This is [Alpha version] software used for manipulating multi-spectral images. It will probably stay in alpha forever, but if people want to take from it or build on it – the code is here: https://bitbucket.org/NeuralOutlet/wavelengthpro
The primary use is merging multiple photographs – visible light images, infrared and ultraviolet images – and doing it in interesting ways. But also making the most out of any spectral information a camera records. Below is a video showing the tools and a list of the main features so far:
*The below links are from Mega and Chrome hates them*
Version 2.1: Download link – Latest Release (Windows), Latest Release (GNU/Linux)
Fixes: Saving no longer crashing in IRG Emulator.
Fixes: Many including adding Colour-Space Mixer (See here)
Version 1.2: Download link – Old Release (Windows)
Fixes: Many including adding proper Save functionality (See here)
- Channel Mixer – A much more versatile multispectral channel mixer.
- Emulators – Kodak EIR film, Orthochrome film, others to be added.
- Colour-Space Mixer – Mix together RGB, HSL, LAB, and many more.
- Dual Processing – A technique for getting the most from UV shots.
- HSL Mapping – Chose the hue from X, sat from Y & luma from Z!
- Purity Tool – Match pixel colour/chroma/hue with closest of a palette.
- Rainbow Extractor – Pull specific hues to create a new image.
- Adjustments – Hue shift, brightness/contrast, invert, colour-balance.
1. Channel Mixer
So far I’ve just done a basic interface so there is a maximum of five possible channels and a minimum of one. Later I will add an advanced interface. For now it splits the loaded images are split into Red, Green, Blue and Vis components. There are two parts to the channel mixer function, one is false-colour (channel mapping), the other is pseudo-colour (intensity mapping).
Under the ‘False Colour’ tab you can choose the amount of channels you want to use in the ‘active channels’ value box then it sets a mapping template. A simple template would be 3to3 (R: channel1, G: channel2, B: channel3). Look here and here for posts showing examples of full spectrum maps. The image below is an EIR-Composite using WaveLengthPro:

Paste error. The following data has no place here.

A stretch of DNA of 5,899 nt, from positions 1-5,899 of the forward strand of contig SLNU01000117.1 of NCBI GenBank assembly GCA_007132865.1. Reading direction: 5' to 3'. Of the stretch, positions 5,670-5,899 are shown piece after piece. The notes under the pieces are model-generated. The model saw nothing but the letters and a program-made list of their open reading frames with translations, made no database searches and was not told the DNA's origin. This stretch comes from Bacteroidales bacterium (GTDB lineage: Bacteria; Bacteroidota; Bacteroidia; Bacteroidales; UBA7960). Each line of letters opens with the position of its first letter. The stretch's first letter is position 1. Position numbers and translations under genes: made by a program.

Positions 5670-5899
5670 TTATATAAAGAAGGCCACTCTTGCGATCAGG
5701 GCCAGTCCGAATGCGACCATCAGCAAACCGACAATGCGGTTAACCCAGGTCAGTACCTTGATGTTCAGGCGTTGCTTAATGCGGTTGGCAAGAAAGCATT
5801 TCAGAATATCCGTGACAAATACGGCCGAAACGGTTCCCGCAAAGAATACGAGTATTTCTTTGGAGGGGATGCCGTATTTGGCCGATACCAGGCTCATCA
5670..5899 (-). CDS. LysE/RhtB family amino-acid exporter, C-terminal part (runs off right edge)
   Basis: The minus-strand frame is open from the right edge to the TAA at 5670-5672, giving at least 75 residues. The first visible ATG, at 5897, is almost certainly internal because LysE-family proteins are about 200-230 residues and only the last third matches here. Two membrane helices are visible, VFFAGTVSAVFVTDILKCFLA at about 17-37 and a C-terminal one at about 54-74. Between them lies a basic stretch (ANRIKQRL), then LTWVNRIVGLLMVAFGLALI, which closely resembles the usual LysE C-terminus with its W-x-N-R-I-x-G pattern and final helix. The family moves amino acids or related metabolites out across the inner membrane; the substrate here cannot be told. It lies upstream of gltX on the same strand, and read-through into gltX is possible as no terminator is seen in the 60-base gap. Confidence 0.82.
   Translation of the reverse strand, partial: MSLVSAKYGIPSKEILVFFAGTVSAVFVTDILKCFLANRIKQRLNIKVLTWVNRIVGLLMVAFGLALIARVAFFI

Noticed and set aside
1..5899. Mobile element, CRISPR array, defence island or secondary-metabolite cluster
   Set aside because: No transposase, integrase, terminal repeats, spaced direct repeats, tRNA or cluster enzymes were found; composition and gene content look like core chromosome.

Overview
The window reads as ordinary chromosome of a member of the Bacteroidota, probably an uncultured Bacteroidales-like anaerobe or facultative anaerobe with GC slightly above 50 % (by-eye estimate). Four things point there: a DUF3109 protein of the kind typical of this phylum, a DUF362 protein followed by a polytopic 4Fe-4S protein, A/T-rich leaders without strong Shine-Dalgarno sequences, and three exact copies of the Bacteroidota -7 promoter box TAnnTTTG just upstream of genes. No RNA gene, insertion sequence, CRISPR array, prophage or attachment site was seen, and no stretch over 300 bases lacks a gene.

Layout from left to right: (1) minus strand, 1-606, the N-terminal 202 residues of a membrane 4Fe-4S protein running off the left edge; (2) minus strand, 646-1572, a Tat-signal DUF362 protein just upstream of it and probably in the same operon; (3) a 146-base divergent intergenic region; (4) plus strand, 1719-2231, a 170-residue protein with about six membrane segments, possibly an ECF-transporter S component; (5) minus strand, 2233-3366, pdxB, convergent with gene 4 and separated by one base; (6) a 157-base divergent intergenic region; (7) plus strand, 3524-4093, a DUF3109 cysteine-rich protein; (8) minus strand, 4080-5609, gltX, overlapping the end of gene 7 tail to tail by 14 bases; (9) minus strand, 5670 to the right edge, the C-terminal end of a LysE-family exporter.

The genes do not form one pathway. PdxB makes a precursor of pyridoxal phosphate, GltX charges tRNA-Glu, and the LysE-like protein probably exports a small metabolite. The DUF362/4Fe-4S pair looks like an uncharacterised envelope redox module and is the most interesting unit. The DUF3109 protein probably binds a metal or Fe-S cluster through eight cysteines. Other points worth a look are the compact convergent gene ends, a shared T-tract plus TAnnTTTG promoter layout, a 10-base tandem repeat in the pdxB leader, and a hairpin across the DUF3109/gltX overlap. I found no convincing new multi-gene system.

The initial reason I started making this program was to map IRG->RGB which is a great way to emulate old Kodak EIR film. It is very simple, take two images: one in infrared and one in visible light then put IR in the first channel, R in the second and G in the third. The above image is an IRG-Composite being made. In WavelengthPro you can extend this to an IRGB or even IRGBU map.
Digital EIR: Infrachrome’s Method
A fantastic single-shot method for emulation of Kodak EIR film was figured out by photographer Infrachrome. It uses a yellow filter to cut out blue light from the blue chanel, leaving only infrared, then extrapolates from there. WavelengthPro has a function that does this. It’s exactly the same as the Pixel Bender Toolkit version (IRG_V4B) except it can take larger images.
4. Dual Processing
Another use for it is making a 2to3 map of an ultraviolet image. Here we take the red and blue channels of a UV image and map them across three channels. The balance between the red part and the blue part is entirely up to you. It is a great technique to highlight the UV patterns on flowers. The green part of the Bayer filter passes the least UV light so you aren’t losing much. An example below shows A UV shot (straight from camera) and a Dual Processed version of the JPEG:
Although there is minimal light recorded in most UV shots, the Dual Processing tool allows you to add back in the green channel with a multiplier. I have found this can be useful for reflective highlights.